David W. Jones

 

Professional Information

Current Position: Head, Environmental and Information Systems (EIS) Department, Applied Physics Laboratory (APL), University of Washington (UW)

Address: 1013 NE 40th St. Box 355640, Seattle, Washington 98105-6698

Contact information: dwjones@apl.washington.edu

Research Interests

The EIS department at APL-UW pursues a broad area of research and development, but its primary focus is on environmental information, from collection by in situ sensors, to signal processing and statistical analysis, and finally to fusion and visualization in decision support systems. In my own particular research area I enjoy working at the intersection between the earth sciences, computer science, and cognitive psychology. The research entails both investigating how people make decisions that are impacted by changes in the physical environment (e.g., winds or ocean currents) and then developing technologies that help people improve their decision-making and operations. Below are some examples of our current and past efforts.

Project Examples

Glider, Monitoring, Piloting & Communication (GLMPC)

Buoyancy driven ocean gliders spend most of their operational life under water collecting ocean observations. At the end of each dive, they return to the surface, use a satellite link to transmit the observations and vehicle data (such as battery level), and check to see if their operating instructions have changed. The Glider Consortium, sponsored by the Office of Naval Research (ONR), has been charged with the creation of software systems for the purpose of a unified command and control interface for multiple ocean glider operations, including those employing gliders from the different manufacturers mentioned above. APL-UW is the technical lead in this effort, and the GLMPC system is the realization of the piloting interface for these multi-vendor glider systems. Given the number of gliders envisioned for operational use (up to as many as 50) and given that the three types of gliders operate differently, ONR recognized the need for a universal interface.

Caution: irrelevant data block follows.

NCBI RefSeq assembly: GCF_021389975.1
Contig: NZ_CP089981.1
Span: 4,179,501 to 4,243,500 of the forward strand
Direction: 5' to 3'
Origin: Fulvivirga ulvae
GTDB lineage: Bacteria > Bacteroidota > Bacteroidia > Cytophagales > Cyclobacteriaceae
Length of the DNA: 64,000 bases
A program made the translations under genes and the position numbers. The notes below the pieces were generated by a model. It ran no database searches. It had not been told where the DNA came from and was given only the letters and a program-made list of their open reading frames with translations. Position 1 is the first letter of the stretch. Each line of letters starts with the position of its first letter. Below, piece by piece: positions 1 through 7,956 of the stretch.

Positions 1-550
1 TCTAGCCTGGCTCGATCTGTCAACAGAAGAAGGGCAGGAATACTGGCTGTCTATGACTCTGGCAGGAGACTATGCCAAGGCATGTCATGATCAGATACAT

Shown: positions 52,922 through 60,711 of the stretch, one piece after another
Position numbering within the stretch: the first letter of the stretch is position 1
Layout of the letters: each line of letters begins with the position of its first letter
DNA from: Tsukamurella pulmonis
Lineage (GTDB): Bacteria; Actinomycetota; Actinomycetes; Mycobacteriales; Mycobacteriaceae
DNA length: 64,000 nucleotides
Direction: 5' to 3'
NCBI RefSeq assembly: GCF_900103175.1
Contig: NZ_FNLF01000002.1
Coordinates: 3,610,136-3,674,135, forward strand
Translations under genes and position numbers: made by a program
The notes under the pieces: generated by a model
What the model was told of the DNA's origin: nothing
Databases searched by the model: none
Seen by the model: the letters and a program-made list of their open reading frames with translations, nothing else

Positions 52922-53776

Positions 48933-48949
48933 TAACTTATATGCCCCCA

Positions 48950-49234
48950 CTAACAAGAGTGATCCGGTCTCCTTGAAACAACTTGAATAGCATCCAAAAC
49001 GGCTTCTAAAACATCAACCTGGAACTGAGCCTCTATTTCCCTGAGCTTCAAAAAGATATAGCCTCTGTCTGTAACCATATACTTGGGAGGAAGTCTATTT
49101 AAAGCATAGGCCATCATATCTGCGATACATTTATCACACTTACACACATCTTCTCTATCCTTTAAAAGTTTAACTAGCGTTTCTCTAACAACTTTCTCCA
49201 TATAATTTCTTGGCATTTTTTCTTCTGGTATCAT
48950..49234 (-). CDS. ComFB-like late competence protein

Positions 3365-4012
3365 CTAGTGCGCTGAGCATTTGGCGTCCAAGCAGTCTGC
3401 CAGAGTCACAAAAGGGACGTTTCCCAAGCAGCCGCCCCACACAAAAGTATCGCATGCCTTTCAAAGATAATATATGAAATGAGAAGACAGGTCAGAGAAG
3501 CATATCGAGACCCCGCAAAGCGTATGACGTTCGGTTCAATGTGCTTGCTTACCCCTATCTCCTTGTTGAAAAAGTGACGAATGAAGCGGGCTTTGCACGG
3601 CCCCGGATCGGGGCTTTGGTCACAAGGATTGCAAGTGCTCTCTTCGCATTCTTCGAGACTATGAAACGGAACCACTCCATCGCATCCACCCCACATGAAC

Boater Information System (BIS)

The Boater Information System (BIS) was a research effort to improve the communication of critical environmental information to Puget Sound boaters (sailors, power boaters, windsurfers, kayakers, and fishers). In order to get a full representation of the boaters in Puget Sound, we contacted local yacht clubs, marinas, marine supply stores and boat shows. We also conducted a survey over a four-month period (July-September, 2006) in which we contacted boaters in person or via the web and asked questions such as boating experience, boating frequency, and environmental information needs. BIS was supported by a NOAA/Washington Sea Grant.

University of Washington's Probability Forecasts (Probcast)

The initial intent was to provide newspaper-like weather graphics on a web page. The innovation was to add probability information in ways that would be useful to the general user. Psychological literature has shown that people often have difficulty comprehending probabilistic information. For example, most people do not need to know the confidence interval of a temperature forecast, but they may need to know the highest temperature possible for a particular day. Project investigators conducted controlled experiments on different ways to describe and visualize probabilistic information. The wording used to convey the information is important and was tested prior to deployment of the website. This project was funded by a Department of Defense of MURI: Integration and Visualization of Multi-Source Information for Mesoscale Meteorology: Statistical and Cognitive Approaches to Visualizing Uncertainty.

Environmental Visualization (EVIS)